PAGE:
11. 4. But, fourthly, we are in Christ’s loins. This may convey a thought somewhat different from being in Christ’s hands. All of us were in the loins of Adam, and have all sprung from him by natural generation. Adam was our federal head. All his acts were representative acts. While he was obedient we were obedient in him. Had he continued obedient, we his descendants should have been partakers of the privileges which accrue to obedience. Adam offended; we offended in him. Being the inheritors of his nature we have partaken of his original corruption; and being moreover in him as our representative, we became partakers of his condemnation. In Adam all die. “By the offence of one man condemnation came upon all men.” As being then in the loins of Adam we fell; and we should have fallen into everlasting perdition, if we as God’s chosen had not been also in the loins of Christ. But all the chosen were in the loins of Christ from old eternity; so that what he has done he did for them. When he obeyed the law and made it honourable, they are regarded before God as having kept the law and having honoured it in every jot and tittle. When he hung upon the tree, the chosen who were in him were virtually suffering the wrath of God. Justice looks upon the chosen as though they themselves had suffered all that Christ suffered, as though they had drunk the wormwood and the gall and had descended into the lowest depths. When he was buried we were buried with him; for we are dead with Christ to the world, and buried in baptism with him to death. When Christ ascended from the tomb we rose in him. He rose again, not as a private individual, but for our justification. Virtually every elect soul rose from the eternal death of its deserved perdition in the day when Christ startled the keepers and rolled away the stone. And when Christ ascended up on high we ascended in him. We entered up with him into the spheres; and we are risen with Christ today, and made to sit with him in heavenly places even in Christ Jesus. Today, beloved, the language of the psalmist is more true than he thought concerning man, “You made him to have dominion over the works of your hands, the fowl of the air and the fish of the sea, and whatever passes through the paths of the seas.” We do not see all things yet put under man on earth; but we see Jesus, who as the representative man sits in heaven, triumphant over all things, having all things put for ever under his feet; and representatively under our feet too, since we are in Christ. Just as the apostle Paul argues concerning Levi, that Levi is inferior to Christ; for he says, “Abraham was less than Melchizedek, for without doubt the less is blessed by the greater, so also Levi was less than Melchizedek, for he was in the loins of Abraham when Melchizedek met him.” So beloved, just as Levi was in the loins of Abraham and paid tithes to Melchizedek so we were in the loins of Christ and paid the debt due to divine justice, gave to the law its fulfilment, and to wrath its satisfaction. In the loins of Christ we have passed through the tomb already, and have entered into what is within the veil, and are made to sit down in heavenly places, even in him. Today the chosen of God are one with Christ and in the loins of Christ.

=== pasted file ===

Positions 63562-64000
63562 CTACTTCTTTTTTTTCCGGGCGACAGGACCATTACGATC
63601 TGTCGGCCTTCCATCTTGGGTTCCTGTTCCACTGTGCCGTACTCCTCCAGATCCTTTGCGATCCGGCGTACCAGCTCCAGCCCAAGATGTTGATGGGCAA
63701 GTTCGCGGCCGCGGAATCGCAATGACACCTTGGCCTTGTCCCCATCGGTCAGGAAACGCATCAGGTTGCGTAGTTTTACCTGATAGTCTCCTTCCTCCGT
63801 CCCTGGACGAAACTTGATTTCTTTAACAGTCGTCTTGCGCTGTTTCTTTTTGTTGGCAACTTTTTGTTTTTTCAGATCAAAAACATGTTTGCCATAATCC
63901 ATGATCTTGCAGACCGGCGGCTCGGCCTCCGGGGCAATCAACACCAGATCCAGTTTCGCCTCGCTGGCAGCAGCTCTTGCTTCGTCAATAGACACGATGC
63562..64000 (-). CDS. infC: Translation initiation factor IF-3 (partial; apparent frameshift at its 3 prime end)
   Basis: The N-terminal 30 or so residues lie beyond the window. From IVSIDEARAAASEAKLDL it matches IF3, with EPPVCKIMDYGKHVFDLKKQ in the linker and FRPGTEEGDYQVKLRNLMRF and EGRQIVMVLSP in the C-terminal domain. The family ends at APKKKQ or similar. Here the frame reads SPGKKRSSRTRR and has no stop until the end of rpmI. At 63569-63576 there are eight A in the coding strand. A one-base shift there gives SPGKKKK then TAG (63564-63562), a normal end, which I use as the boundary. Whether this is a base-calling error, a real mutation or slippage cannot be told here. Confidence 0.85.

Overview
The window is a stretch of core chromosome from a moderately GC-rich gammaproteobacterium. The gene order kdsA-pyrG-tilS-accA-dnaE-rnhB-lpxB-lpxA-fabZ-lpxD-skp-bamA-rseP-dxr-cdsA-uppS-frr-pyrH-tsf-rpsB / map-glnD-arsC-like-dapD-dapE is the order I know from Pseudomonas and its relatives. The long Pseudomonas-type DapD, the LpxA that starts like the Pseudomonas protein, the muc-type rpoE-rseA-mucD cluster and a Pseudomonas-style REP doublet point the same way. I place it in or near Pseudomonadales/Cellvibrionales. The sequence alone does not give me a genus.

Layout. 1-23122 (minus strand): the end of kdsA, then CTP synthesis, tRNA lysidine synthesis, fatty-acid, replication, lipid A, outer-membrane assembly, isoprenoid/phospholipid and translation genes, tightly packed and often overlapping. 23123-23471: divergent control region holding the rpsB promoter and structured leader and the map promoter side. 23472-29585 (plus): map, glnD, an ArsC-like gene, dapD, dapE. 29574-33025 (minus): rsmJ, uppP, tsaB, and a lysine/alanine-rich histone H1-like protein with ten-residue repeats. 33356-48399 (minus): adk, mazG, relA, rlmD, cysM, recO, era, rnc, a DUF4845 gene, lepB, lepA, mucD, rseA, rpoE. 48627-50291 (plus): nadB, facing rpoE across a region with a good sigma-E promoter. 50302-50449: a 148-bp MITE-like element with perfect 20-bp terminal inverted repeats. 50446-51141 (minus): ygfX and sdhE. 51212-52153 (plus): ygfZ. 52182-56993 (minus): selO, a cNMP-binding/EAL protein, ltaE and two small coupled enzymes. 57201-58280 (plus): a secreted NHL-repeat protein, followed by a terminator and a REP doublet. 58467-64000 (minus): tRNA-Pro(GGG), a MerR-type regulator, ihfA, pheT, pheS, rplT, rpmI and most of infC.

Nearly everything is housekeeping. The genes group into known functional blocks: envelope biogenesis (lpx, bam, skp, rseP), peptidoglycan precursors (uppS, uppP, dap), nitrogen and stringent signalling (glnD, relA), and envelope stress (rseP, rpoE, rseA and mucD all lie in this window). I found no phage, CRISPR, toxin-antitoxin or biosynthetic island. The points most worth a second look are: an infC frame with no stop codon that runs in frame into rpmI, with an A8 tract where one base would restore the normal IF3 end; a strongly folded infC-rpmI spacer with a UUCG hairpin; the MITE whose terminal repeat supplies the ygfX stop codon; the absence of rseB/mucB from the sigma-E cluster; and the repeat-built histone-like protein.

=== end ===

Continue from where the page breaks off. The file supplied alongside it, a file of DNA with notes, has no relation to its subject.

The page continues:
In the Person of Christ

12. 5. Just as we are in the heart of Christ, in the book of Christ, in the hand of Christ, and in the loins of Christ, there is yet another thought dearer and sweeter still. We are in the person of Christ, for we are members of his body, of his flesh, and of his bones. When the Spirit of God comes into the sinner and convicts him of sin, that sinner is led to look to Christ only for his salvation, Christ then becomes to him the way and the life. By the mysterious operations of the quickening Spirit the sinner begins to live a spiritual life. Now, in the moment when the spiritual life was first given, there commenced in that soul a vital and personal union with the person of Christ Jesus. There had always been in that soul a secret mystical union in the divide purpose; but now there comes to be a union in effect, and the soul is in Christ from that hour, in a sense in which it never was before. Oh, do you understand what it is to be in Christ vitally? Beloved, no explanations can set this forth. “The natural man does not discern the things which are of the Spirit of God.” These are things which must be known experientially by each man for himself. Have you felt a life in you that is far superior to the vital principle which you inherit from your parent? Have you known that regeneration has given you another existence which natural generation did not confer upon you? Have you felt principles alive within which no education could have developed, and which no persuasion could have implanted? Do you have within you the living and incorruptible seed of God, which abides for ever? Have you been made partakers of the divine nature, having “escaped that corruption which is in the world through lust?” Have you been begotten again to a lively hope by the resurrection of Jesus Christ from the dead? If so, the life in you is Christ in you the hope of glory; and your life is sustained by the fact that you are one with Christ, and suck the nourishment of your life from him just as the branch draws from the trunk the sap by which it is invigorated and made to live.